Increasing material and energy recovery from waste facilities: Human health and ecosystem quality implications

Federico Sisani, Amani Maalouf, Francesco Di Maria, Marzio Lasagni, Mutasem El-Fadel

    Research output: Contribution to journalArticlepeer-review

    1 Scopus citations

    Abstract

    This study presents a preliminary assessment of the implications on human health and ecosystem quality arising from increased materials and energy recovery from waste. Two scenarios were assessed encompassing different methods of waste distribution and elements of an integrated waste management system (composting, anaerobic digestion coupled with bio-methane recovery, incineration, and landfilling). The base scenario involved processing about 100,000 tonnes of municipal solid waste (MSW) per year and the modified scenario processed about 140,000 tonnes of MSW per year. The analysis was conducted following a life cycle approach using both midpoint and endpoint indicators. Based on a single tonne of waste processed, the results indicated lower (~ 66%) human toxicity with cancer and non-cancer effects (CTUh) and impact on human health (DALY) (~64% lower) for the modified scenario. Decrease in landfilling and increase in the recovery of the organic fraction from separated collection (OFSC) for biological treatment in the form of composting and anaerobic digestion in the modified scenario were the main drivers of these results. Considering savings in emissions from substituting the production of mineral fertilizers, the values of ecosystem quality (PDF*m2*year) indicated a lower impact (~86%) for the modified scenario.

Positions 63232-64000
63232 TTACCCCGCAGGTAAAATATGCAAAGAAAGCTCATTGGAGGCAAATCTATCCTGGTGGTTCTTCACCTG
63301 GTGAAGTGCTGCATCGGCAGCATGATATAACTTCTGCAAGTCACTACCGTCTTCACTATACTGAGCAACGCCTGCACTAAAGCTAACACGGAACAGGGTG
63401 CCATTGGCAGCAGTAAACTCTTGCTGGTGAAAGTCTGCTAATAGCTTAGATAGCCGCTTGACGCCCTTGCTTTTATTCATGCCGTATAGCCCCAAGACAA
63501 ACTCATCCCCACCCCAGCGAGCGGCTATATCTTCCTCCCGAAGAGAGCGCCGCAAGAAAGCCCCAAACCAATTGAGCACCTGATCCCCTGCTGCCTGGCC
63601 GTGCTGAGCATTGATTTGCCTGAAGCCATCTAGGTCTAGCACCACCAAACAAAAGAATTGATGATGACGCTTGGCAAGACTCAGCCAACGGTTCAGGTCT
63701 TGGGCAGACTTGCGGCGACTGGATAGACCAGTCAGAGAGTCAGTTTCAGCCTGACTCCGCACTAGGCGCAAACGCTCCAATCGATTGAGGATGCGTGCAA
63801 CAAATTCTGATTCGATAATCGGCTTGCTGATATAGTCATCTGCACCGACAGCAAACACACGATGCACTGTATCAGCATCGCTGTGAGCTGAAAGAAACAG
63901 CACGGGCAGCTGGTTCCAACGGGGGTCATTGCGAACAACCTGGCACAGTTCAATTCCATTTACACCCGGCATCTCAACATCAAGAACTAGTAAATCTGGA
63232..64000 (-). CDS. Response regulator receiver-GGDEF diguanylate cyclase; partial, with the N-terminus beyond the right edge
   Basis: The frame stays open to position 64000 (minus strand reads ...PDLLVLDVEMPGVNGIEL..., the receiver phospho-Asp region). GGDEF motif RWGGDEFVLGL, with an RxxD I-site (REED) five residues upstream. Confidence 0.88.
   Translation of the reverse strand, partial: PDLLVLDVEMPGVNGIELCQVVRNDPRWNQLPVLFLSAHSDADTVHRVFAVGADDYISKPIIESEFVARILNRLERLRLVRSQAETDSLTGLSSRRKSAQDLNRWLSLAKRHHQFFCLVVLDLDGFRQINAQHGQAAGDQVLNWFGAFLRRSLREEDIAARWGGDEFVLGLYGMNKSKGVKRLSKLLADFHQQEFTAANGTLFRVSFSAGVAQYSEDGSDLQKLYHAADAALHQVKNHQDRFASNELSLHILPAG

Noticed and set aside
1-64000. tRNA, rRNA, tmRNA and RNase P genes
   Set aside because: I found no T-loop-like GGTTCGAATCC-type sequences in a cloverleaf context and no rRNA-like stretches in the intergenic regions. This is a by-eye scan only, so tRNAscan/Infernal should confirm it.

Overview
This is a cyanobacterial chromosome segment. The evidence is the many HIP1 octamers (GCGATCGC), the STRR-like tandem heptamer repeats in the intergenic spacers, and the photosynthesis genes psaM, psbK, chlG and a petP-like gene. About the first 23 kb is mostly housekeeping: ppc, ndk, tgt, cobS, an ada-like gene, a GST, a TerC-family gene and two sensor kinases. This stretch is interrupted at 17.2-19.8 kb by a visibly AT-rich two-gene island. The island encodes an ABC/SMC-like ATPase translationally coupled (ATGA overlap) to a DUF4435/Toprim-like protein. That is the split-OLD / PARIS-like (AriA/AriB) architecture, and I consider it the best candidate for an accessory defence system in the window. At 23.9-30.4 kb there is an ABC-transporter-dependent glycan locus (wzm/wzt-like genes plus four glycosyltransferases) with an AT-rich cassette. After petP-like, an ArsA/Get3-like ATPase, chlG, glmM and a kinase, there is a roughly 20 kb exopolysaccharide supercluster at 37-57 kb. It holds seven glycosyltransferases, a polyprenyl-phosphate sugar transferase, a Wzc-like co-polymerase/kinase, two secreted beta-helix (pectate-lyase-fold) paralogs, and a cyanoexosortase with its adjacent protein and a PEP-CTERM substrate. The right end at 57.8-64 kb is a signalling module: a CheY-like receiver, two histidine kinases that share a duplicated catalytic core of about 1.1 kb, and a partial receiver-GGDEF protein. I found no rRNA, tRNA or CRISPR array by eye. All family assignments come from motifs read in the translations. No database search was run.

Original languageBritish English
    Pages (from-to)126-131
    Number of pages6
    JournalDetritus
    Volume5
    Issue numberMarch
    DOIs
    StatePublished - Mar 2019

    Keywords

    • Ecosystem quality
    • Energy recovery
    • Human health
    • Life cycle assessment
    • Material recovery

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